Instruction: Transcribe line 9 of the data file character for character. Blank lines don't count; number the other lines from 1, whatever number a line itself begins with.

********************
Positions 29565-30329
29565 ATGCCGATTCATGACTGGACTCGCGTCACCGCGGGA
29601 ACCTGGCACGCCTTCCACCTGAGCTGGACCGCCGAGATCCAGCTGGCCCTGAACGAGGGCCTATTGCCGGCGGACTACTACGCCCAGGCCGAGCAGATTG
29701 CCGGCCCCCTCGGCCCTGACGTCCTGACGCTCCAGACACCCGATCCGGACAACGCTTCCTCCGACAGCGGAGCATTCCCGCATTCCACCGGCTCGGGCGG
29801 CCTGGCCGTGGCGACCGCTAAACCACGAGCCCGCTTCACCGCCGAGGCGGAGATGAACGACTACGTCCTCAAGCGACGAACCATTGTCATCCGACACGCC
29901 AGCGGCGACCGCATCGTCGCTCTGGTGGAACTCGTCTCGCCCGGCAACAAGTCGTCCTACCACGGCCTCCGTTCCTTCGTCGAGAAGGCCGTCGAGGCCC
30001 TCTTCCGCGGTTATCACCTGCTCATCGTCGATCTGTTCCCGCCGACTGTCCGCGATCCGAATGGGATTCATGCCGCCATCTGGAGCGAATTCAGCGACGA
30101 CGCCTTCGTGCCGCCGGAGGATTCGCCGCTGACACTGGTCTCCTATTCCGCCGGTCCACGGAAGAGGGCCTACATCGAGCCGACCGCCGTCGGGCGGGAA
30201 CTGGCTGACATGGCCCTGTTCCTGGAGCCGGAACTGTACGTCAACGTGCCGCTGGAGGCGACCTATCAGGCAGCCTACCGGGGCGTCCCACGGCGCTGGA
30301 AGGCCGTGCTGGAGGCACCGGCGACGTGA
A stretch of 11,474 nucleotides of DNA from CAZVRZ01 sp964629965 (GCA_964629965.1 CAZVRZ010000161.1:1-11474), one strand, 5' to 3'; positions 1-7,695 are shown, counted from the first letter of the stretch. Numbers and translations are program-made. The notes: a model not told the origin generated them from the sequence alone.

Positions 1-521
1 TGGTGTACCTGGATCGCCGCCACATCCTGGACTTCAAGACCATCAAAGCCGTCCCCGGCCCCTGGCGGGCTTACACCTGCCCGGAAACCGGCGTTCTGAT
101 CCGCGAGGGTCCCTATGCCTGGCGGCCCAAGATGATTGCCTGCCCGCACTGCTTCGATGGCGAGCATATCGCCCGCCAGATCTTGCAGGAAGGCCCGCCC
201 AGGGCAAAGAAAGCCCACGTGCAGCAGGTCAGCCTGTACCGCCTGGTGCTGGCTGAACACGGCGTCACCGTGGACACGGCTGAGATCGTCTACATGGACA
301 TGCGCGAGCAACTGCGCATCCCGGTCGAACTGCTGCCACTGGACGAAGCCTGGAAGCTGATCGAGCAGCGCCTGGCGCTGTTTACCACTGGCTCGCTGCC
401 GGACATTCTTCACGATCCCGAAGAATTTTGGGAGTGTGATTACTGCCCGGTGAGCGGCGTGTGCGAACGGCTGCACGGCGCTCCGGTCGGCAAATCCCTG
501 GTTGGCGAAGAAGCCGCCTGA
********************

30201 CTGGCTGACATGGCCCTGTTCCTGGAGCCGGAACTGTACGTCAACGTGCCGCTGGAGGCGACCTATCAGGCAGCCTACCGGGGCGTCCCACGGCGCTGGA